The Rufus T. Oldenburger Medal is a prestigious society award for lifetime achievements in automatic control. Inaugurated in 1968, the medal recognizes significant contributions and outstanding achievements in the field of automatic control. Such achievements may be, for example, in the areas of education, research, development, innovation, and service to the field and profession. The award was established to honor Rufus Oldenburger for his distinctive achievements in the field and his service to the Society and Division.

Citation: For pioneering contributions in blending modern control, system identification and fault detection and diagnostic methodologies in the design and operation of engineering systems, in particular, mechatronic systems.

Rolf Isermann studied Mechanical Engineering and obtained the Dr.-Ing. degree in 1965 from the University of Stuttgart. In 1968 he became "Privatdozent" for Automatic Control and since 1972 Professor in Control Engineering at the University of Stuttgart. From 1977 until 2006 he was Professor for Control Engineering and Process Automation at the Institute of Automatic Control of the Darmstadt University of Technology. Since 2006 he is Professor emeritus and is head of the Research Group for Control Systems and Process Automation in the same institution. R. Isermann received the Dr. h.c. (honoris causa) from L'Université Libre de Bruxelles and from the Polytechnic University in Bucharest. In 1996 he was awarded by the “VDE-Ehrenring”, and in 2007 by “VDIEhrenmitglied”. The MIT Technology Review Magazine awarded him in 2003 to the Top Ten of emerging Technologies in Mechatronics.

R. Isermann has published books on Modeling of Technical Processes, Process Identification, Digital Control Systems, Adaptive Control Systems, Mechatronic Systems, Fault Diagnosis Systems, Engine Control, and Vehicle Drive Dynamics Control. Current research concentrates on the fields of identification and digital control of nonlinear systems, intelligent control and model-based methods of process fault diagnosis with applications to servo systems, fault-tolerant systems, combustion engines, automobiles and mechatronic systems. The research group on combustion engines works on multivariable engine modeling, HiL-simulation, combustion pressure control and fault diagnosis of both, CR-Diesel engines and FSI-gasoline engines. In the vehicle dynamics group present topics are parameter estimation for drive dynamics control, fault detection of sensors, suspensions, tires and brake systems and the development of collision avoidance systems with surrounding sensing and active braking and steering.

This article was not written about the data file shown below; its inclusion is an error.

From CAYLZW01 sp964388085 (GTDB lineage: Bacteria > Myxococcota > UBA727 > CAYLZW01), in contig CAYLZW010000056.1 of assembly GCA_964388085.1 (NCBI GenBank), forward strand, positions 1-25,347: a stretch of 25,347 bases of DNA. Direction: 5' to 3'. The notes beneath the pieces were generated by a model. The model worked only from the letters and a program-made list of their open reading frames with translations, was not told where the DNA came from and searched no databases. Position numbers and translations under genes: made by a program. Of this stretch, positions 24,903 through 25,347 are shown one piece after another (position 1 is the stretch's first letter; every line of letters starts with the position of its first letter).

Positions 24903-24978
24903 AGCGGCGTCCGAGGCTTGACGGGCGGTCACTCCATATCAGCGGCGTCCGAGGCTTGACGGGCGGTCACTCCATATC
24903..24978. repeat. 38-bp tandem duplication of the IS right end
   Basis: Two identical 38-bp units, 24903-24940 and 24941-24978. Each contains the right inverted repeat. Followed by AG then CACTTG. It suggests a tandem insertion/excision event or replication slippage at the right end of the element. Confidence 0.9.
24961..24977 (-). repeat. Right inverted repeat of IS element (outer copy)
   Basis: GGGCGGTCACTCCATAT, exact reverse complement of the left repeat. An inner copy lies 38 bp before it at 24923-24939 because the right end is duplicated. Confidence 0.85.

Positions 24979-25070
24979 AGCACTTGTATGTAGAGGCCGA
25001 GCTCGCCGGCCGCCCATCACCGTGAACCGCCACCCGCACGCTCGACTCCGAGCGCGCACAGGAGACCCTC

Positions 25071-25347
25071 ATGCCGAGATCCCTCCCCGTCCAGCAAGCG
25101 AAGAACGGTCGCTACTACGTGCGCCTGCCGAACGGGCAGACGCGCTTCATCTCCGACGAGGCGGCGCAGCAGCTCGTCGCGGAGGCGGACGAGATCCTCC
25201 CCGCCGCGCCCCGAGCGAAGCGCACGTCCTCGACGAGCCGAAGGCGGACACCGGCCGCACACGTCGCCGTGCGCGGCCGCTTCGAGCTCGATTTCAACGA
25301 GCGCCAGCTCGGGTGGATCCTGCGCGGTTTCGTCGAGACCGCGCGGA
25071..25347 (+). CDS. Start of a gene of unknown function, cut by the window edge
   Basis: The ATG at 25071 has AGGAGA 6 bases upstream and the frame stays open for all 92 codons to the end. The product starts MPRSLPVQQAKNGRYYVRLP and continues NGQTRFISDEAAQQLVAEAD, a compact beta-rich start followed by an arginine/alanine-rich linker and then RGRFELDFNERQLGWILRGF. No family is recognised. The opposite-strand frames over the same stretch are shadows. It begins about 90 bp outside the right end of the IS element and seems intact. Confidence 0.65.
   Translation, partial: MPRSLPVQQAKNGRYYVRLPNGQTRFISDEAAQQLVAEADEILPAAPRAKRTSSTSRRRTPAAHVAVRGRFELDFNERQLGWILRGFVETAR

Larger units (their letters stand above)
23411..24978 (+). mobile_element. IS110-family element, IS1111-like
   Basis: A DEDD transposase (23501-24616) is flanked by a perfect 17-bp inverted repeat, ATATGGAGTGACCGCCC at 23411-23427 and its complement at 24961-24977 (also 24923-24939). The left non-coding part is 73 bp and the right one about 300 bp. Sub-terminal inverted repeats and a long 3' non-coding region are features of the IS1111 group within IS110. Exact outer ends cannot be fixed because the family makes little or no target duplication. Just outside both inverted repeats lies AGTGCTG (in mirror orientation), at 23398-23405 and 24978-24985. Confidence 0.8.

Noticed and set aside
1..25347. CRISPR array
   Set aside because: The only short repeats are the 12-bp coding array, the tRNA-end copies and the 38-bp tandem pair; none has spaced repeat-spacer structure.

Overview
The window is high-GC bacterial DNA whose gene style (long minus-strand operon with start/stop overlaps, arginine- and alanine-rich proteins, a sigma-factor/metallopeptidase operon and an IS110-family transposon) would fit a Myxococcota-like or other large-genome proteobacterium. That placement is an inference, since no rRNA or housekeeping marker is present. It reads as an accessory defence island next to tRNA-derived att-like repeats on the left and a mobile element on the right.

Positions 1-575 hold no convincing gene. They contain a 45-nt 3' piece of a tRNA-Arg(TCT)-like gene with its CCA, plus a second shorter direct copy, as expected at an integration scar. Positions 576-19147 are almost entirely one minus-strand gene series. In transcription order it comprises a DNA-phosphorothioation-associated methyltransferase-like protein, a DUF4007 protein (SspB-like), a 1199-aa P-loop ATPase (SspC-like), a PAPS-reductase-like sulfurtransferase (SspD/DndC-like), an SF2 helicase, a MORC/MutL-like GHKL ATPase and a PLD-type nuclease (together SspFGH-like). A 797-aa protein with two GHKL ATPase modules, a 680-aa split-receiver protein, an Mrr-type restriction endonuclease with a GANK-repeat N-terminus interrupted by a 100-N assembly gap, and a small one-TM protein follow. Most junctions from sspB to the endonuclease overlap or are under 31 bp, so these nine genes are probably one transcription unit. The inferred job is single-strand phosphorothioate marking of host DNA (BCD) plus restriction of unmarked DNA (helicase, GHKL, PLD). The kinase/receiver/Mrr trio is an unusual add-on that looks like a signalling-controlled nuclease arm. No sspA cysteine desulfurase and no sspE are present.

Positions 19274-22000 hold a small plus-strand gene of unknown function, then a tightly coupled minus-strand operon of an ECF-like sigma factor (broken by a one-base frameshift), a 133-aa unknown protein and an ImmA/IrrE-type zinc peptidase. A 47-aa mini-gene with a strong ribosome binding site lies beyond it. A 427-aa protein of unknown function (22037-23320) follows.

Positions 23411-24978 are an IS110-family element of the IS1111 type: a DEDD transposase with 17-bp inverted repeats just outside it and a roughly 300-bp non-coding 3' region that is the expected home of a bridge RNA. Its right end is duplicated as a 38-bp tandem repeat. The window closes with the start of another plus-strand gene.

Since 1975 he held several chair positions of IFAC-Technical Committees. In 1996 he was elected as Vice-President of IFAC until 2002. From 2002 to 2008, he was member of the IFAC-Council. R. Isermann organized several national and international conferences like the 10th IFAC-World-Congress in Munich 1987, the 1st IFAC-Symposium SAFEPROCESS, Baden-Baden, 1991 and the 1st IFAC-Conference on Mechatronic Systems, Darmstadt held in 2000. He also organized the biannual VDI-/VDEConference AUTOREG (control of vehicles and power trains) from 2002 to 2008.

ASME Dedicated Service Award – Jeffrey L. Stein

In 1983, the ASME Board of Governors approved the establishment of the Dedicated Service Award. The award may be presented to selected individuals who have served the Society for at least ten years in one or more of the following areas: Standards and Certification; Centers; Strategic Management; Knowledge & Community; Board of Governors; Institutes; The ASME Foundation; The ASME Auxiliary, Inc.; Committees reporting to the Board of Governors.

Citation: For unusual dedicated voluntary service to the Society marked by outstanding performance, demonstrated effective leadership prolonged and committed service, devotion, enthusiasm and faithfulness.